Review by Sinisalo

"An Interesting Idea, But Only Fun For a Little While"

Admittedly, part of the reason why I checked out Singles – Flirt Up Your Life was because of the fact that characters could interact on an intimate level (I think a layman's translation of that is unnecessary). I'm not saying that I rushed out to get this game because I wanted to see some computer game characters ‘getting it on', but I considered Singles as a possible improvement from The Sims, a game which I never really caught on to.

That said, despite my limited exposure to The Sims (not literally) I can still easily say that this game looks, and essentially plays exactly like it. Anyone who has played The Sims will immediately recognize the game's interface. You have your menu at the bottom left, a nicely animated little circle where you can check up on the different issues that you and your… Sims, no, I mean, “Singles” will have to deal with. The main issues being a character's day-to-day attributed, such as “body” (meaning cleanliness, bladder issues, etc), “hunger”, or “energy”, all of which indicated by sliders that also bear an exceptional resemblance to The Sims. These three in particular seem to take up a bulk of one's playing time, since these people clearly are not satisfied unless they've used the toilet, had a shower, washed their hands and brushed their teeth over and over and over. Other ones such as “comfort” and “fun” seem excessively easy to keep up, since both of these typically increase reciprocally with other attributes. Plus, even if they are low, your Singles won't show any particular changes, I left one of my Singles with his “hunger” slider at zero for several game-hours, and all that happened was a small sad face thought bubble.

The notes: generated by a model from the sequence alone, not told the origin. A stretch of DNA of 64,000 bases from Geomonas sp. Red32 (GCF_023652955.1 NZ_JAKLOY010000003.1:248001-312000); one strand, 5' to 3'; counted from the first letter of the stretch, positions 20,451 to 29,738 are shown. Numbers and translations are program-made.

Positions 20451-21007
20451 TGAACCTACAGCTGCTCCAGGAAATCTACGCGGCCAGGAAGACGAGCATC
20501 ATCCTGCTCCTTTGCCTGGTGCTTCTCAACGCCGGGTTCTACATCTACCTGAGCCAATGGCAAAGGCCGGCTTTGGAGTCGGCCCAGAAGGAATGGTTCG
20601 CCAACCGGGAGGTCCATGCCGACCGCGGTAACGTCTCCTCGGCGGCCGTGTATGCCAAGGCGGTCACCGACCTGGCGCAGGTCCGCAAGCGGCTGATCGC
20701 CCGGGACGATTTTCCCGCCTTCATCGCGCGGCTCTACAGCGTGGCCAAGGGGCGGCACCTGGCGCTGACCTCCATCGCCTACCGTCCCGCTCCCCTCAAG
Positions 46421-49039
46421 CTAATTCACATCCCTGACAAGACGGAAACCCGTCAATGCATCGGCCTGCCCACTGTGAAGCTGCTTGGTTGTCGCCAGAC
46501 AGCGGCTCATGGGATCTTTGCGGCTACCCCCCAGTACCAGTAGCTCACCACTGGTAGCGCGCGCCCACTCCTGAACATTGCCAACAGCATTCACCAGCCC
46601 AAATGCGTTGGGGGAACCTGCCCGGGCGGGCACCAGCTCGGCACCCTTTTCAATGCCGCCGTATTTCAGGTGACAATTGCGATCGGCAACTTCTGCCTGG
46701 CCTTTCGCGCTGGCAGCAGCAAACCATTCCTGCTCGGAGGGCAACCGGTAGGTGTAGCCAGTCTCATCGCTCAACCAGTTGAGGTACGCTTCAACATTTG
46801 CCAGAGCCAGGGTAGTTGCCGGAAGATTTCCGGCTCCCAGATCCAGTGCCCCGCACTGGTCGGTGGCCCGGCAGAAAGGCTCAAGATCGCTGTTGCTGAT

The eventual romantic interaction between your two Singles primarily depends on achieving and maintaining high “relationship” and “sensuality” rating. Since it takes less time to do the standard menial tasks (eating, cleaning, etc.) as it does in the The Sims, your characters will be given ample time to improve these stats, especially on the weekends. The game also give you cues that your Singles management is on the right track, as there will be points where you characters will have a preset conversation that assists you in showing what sort of relationship your pair is headed to, be it disdain for unequal cleaning and cooking amounts, or friendship to fling to romance to… well, you get the idea.